The Being Neighborly artists, formerly called the Healing Arts Initiative, are a group of self-taught artists. Twelve artists participated: Jenny Chan, Michael Johnson, El Kuumba, Ray Lopez, Linda Moses, Girl Negron, Georgia Redd, Aracelis Rivera, Vincent Salas, Cynthia Timms, Laura Anne Walker, and Lawrence Willoughby.  MPS Art Therapy students – Haylie Chang, Saeideh Golji, Laura Hetzel, Robert Huguenard, Andrea Juliano, Rebecca Rodas, and Gabby Simpson—worked with the artists to create work about their evolution as individuals and as a group.  They were assisted by Francis Palazzolo, of Being Neighborly, and Sheila Fontanive, an MPS Art Therapy alumnus.

The show is available to view by appointment.  Please contact [email protected] for more information.

MPS Art Therapy Students, Val Sereno, and Sheila Fontanive

Vincent Salas and his Shaman artwork

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YOUR TURN Opens Tonight!

Students and staff have been busy this week installing our annual Spring Exhibition, YOUR TURN, and it’s on-view for a sneak peek tonight, before it officially opens tomorrow. Please stop by if you can. The show will be up February 18-March 18; the opening reception will be Thursday, February 23, 6-8pm at SVA’s Flatiron Gallery, 133/141 West 21 Street, NYC.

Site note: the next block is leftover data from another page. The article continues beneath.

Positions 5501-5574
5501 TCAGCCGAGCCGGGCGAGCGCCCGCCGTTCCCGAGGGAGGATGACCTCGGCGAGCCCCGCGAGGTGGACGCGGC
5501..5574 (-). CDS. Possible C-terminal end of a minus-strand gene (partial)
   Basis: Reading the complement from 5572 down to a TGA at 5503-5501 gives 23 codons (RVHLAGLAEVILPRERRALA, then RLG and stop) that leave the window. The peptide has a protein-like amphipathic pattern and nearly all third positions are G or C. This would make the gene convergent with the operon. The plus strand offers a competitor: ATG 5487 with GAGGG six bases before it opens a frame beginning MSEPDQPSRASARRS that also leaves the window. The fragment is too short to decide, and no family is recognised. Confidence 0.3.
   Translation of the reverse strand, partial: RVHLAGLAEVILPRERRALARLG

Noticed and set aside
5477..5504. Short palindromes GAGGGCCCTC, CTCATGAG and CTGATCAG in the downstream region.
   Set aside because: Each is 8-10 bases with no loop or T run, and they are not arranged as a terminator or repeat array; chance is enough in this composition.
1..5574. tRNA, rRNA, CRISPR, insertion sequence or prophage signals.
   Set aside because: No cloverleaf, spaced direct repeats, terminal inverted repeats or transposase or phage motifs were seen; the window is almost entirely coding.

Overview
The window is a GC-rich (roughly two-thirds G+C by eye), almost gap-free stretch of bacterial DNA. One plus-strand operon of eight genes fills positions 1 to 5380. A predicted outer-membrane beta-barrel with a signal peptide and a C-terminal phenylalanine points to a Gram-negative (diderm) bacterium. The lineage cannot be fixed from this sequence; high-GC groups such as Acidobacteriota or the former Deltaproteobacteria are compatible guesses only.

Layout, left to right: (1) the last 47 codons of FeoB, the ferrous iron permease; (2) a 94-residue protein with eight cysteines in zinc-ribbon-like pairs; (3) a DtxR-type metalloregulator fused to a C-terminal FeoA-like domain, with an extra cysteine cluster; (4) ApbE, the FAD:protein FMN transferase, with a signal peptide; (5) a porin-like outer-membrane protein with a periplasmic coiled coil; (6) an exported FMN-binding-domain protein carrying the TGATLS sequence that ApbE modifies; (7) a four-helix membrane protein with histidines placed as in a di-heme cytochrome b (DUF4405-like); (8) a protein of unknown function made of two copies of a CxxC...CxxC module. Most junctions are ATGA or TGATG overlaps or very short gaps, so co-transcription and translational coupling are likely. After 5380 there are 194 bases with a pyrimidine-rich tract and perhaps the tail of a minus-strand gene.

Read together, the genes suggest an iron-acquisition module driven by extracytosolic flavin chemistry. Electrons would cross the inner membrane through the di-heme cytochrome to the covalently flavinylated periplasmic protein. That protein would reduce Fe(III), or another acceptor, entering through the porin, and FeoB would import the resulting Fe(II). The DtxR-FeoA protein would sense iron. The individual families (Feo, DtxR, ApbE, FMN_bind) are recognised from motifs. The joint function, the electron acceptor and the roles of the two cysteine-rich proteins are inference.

Posted in Art, art galleries, Exhibition, Galleries, In Class, Students

Evolution of Us

Posted in Exhibition, Professional Development, Special Programs and Projects, Students, Workshops

Louise Nevelson: An Artist’s Life Informs Art Therapists

Friday, February 17, 2017, 6:30-8:00 pm

133/141 West 21st Street, Room 101C

Presenter: Laurie Wilson, PhD, LP, ATR-BC, HLM

Free to the public.  CEC’s available for ATR-BCs

A biographical study of Louise Nevelson reveals her search for identity through art-making and belief in the importance of creativity in everyone’s life. Like many art therapy clients, Nevelson began to draw and discovered in the process her unique self, capacity for original thinking, and expression of significant emotions.

Laurie Wilson, PhD, LP, ATR-BC, HLM, is Professor Emerita and former Director of NYU’s Graduate Art Therapy Program. She is currently the Clinical Associate Professor of Psychiatry at The Institute for Psychoanalytic Education affiliated with NYU School of Medicine. She practices in New York City and has published widely in three fields: art therapy, art history, and psychoanalysis. Her books include Alberto Giacometti: Myth, Magic and the Man, and her most recent, Louise Nevelson. More info can be found here: lauriewilsonauthor.com.

Please RSVP